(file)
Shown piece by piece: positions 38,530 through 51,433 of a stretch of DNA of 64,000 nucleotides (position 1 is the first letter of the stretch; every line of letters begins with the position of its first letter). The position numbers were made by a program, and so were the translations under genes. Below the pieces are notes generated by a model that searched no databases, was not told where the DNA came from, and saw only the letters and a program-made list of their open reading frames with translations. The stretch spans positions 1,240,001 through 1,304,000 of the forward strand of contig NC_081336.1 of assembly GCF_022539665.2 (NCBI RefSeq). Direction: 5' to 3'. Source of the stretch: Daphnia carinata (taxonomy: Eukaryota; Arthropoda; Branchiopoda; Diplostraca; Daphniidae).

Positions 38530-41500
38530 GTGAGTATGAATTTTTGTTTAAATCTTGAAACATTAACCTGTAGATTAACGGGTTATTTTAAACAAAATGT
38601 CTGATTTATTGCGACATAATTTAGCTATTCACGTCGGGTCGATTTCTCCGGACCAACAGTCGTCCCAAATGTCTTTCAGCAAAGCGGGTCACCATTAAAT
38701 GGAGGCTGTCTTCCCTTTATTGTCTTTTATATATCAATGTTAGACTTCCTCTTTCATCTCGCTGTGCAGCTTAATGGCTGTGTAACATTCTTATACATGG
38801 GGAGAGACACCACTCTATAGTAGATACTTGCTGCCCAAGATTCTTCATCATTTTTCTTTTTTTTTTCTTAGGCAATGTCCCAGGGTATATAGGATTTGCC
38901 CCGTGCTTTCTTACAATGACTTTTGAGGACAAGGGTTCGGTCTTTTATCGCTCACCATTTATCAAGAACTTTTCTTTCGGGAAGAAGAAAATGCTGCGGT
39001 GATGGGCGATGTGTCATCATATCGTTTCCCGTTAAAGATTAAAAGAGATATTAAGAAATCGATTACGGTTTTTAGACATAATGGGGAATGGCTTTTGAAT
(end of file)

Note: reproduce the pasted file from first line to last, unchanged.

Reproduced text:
Shown piece by piece: positions 38,530 through 51,433 of a stretch of DNA of 64,000 nucleotides (position 1 is the first letter of the stretch; every line of letters begins with the position of its first letter). The position numbers were made by a program, and so were the translations under genes. Below the pieces are notes generated by a model that searched no databases, was not told where the DNA came from, and saw only the letters and a program-made list of their open reading frames with translations. The stretch spans positions 1,240,001 through 1,304,000 of the forward strand of contig NC_081336.1 of assembly GCF_022539665.2 (NCBI RefSeq). Direction: 5' to 3'. Source of the stretch: Daphnia carinata (taxonomy: Eukaryota; Arthropoda; Branchiopoda; Diplostraca; Daphniidae).

Positions 38530-41500
38530 GTGAGTATGAATTTTTGTTTAAATCTTGAAACATTAACCTGTAGATTAACGGGTTATTTTAAACAAAATGT
38601 CTGATTTATTGCGACATAATTTAGCTATTCACGTCGGGTCGATTTCTCCGGACCAACAGTCGTCCCAAATGTCTTTCAGCAAAGCGGGTCACCATTAAAT
38701 GGAGGCTGTCTTCCCTTTATTGTCTTTTATATATCAATGTTAGACTTCCTCTTTCATCTCGCTGTGCAGCTTAATGGCTGTGTAACATTCTTATACATGG
38801 GGAGAGACACCACTCTATAGTAGATACTTGCTGCCCAAGATTCTTCATCATTTTTCTTTTTTTTTTCTTAGGCAATGTCCCAGGGTATATAGGATTTGCC
38901 CCGTGCTTTCTTACAATGACTTTTGAGGACAAGGGTTCGGTCTTTTATCGCTCACCATTTATCAAGAACTTTTCTTTCGGGAAGAAGAAAATGCTGCGGT
39001 GATGGGCGATGTGTCATCATATCGTTTCCCGTTAAAGATTAAAAGAGATATTAAGAAATCGATTACGGTTTTTAGACATAATGGGGAATGGCTTTTGAAT